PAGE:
This morphs into people pleasing, agreeing with others when maybe that’s not what you want or think, it’s changing or adapting to blend in with what others want to think or do. It’s believing that others are smarter than you and if you want to be acceptable you have to go with their expertise even if it’s something simple like, where should we eat? And all of this adds up to effect our self-worth and self-esteem. We need others to tell us we’re good. We need others to validate our existence. We need others to clap for us or give us gold stars and we’re at the mercy of where their at in that moment. That’s not fair to them and it’s certainly not helpful to you.

The best and only solution is for you to learn to validate you. Instead of checking in with others to offer you validation, ask yourself first. Did I like how I showed up? Did I like what I said? Did I like what I posted? How I dressed? The decision I made, what I created, who I am in this moment? 

It’s not about them. It’s about what you think that matters because you are the only one who can really validate you. Everyone else just offers you thoughts to think and then you give yourself permission to believe it to be trure. That’s all that happens. So skip the middle man and go straight in to self-discovery. That’s where your power lies!

4.) Second-guessing yourself.

Did I do that right?

Did I sound okay?

I thought it sounded good but now I just don’t know

Did I make the right choice?

What if it’s the wrong choice?

What if I miss out on something that I need?

What if?

This habit of second guessing yourself is another form and creator of insecurity. It’s not being able or making the decision to trust yourself. And questioning and getting clear on what you want and why isn’t a bad thing. It becomes unproductive when it’s a habit and it’s frequent. 

Because when we second guess ourselves we hesitate, we ask others to help because we just don’t believe that we can make the right choice, or right decision. We need someone else to make that decision for us. This chisels away at your ability to trust yourself which is a key component in the confidence model – if you’re unfamiliar with the confidence model go sign up for my confidence challenge and then listen to the coordinating podcasts because it’s amazing and you’ll see that trust, learning to trust yourself and to make confident decisions for yourself.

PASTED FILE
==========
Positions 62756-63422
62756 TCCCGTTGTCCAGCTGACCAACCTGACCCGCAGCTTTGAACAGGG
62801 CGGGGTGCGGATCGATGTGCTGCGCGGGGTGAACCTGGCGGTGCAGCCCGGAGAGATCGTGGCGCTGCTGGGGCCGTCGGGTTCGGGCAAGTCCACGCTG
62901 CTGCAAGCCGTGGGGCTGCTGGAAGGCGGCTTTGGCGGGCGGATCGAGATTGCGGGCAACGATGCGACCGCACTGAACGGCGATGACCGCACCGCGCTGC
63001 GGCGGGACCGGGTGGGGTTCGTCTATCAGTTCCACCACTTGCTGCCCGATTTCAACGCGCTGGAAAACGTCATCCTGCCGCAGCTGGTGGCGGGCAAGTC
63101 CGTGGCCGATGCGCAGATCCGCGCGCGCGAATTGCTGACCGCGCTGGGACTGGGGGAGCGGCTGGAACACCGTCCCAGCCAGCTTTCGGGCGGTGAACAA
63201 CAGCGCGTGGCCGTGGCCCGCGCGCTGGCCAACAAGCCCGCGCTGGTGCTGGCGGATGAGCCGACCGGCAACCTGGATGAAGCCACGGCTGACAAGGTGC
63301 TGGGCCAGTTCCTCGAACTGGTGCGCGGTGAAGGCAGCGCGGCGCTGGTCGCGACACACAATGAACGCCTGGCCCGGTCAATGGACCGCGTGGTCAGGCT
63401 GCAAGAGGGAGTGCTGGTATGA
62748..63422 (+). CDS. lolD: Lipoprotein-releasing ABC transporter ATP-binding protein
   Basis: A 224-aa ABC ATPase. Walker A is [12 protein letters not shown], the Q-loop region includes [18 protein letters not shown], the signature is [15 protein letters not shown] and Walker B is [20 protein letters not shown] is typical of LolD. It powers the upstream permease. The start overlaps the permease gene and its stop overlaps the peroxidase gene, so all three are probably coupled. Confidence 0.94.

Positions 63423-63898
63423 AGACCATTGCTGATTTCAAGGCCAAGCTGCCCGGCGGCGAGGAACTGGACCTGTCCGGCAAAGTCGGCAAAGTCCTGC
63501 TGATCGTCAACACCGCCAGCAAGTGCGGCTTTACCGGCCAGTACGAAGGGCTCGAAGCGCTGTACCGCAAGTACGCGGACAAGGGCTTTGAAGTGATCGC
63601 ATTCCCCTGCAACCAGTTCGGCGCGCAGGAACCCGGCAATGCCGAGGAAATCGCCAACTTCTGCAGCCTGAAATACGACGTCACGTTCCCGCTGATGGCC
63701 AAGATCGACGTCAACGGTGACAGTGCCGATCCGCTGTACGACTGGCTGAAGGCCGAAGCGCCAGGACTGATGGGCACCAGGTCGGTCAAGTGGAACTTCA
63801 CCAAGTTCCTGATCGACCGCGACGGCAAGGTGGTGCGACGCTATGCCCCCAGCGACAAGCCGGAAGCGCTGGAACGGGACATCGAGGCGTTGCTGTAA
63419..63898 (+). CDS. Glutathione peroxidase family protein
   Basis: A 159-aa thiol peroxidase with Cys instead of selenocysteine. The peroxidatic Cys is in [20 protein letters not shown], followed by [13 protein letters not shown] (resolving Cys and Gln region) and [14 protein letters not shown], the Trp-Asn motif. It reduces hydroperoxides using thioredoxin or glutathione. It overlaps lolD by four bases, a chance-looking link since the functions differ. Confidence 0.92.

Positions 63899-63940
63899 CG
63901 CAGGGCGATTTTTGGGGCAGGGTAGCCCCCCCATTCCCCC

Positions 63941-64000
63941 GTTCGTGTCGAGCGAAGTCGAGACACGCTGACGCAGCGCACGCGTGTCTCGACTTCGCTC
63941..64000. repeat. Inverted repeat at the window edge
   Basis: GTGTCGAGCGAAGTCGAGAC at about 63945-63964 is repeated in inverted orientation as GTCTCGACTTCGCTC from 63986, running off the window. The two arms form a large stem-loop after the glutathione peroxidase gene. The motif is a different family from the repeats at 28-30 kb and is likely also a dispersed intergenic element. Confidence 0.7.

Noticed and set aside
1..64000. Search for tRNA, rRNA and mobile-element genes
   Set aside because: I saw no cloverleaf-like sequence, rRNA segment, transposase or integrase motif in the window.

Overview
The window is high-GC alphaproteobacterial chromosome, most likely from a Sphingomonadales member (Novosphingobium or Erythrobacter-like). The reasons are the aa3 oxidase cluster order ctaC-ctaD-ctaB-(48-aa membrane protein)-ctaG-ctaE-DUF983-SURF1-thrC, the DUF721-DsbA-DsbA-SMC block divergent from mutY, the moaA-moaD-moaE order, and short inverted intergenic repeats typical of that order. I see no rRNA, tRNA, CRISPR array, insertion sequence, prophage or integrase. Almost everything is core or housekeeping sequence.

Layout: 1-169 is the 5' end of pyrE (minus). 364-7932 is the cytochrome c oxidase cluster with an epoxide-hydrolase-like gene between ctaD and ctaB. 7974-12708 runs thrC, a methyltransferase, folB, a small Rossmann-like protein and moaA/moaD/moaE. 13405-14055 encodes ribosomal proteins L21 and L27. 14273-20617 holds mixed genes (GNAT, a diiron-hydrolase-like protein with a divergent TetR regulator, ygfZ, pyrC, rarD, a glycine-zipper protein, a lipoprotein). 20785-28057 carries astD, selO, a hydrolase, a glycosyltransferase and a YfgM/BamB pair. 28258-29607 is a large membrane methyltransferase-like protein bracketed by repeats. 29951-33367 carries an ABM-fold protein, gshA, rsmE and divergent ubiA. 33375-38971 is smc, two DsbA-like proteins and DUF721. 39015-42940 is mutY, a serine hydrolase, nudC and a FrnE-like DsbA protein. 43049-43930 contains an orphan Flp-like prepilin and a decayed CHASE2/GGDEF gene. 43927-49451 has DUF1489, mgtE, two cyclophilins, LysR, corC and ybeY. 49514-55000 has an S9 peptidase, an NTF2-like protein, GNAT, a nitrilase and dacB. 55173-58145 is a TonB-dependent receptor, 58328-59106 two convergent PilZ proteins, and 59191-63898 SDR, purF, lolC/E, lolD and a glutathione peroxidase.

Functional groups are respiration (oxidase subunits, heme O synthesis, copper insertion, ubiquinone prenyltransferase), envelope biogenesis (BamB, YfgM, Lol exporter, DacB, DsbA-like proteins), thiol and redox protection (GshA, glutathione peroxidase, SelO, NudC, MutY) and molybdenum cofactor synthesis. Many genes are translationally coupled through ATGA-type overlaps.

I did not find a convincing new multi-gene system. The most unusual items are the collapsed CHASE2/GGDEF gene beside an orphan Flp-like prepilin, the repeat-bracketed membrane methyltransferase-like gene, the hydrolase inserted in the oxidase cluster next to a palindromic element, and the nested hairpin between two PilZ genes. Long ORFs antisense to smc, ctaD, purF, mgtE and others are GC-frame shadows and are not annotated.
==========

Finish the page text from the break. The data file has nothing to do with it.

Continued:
Learning to trust in yourself is what helps you to grow. It’s being able to listen, like really listen to yourself, to weigh options and to test and try them out and even if things don’t turn out as hoped it’s another opportunity for you to trust that you’ll be kind and compassionate with yourself and to cultivate a safe space for you to be human and to try again.

So much of our confidence is being able to be human and to be okay with that. We’re so resistant to anything other than perceived perfection that it stirs up fears, doubts, and insecurities in us. Confidence is synonymous with certainty. It’s being certain you’re a safe space for you, for your growth, for you progression, for learning, for interacting, and just navigating life.

The things you think and say to yourself matter. It’s the same thing with what we say to our about others as well. It either contributes to connection and quiet secure confidence or divides, shames, and creates more insecurities.  

These things seem subtle because their in your head, they’re not outwardly shaming but it’s doing quite a bit of damage nonetheless. Confidence is silent. It doesn’t need to look for or point out perceived flaws because it knows we’re all human, we’re all growing. It’s more concerned about connection and understanding than it is about perceived perfection and who is right or who is better.

You can learn to be a safe person in your life – safe for your own thoughts and invite that safe space for others to grow and navigate life as well.

If this is hard for you. If you don’t know how to break this cycle, come and talk to me. Schedule a mini session, join the membership, if there’s space sign up for my 1-1 program and I’ll help you to move forward. Okay, catalysts talk to you all next week!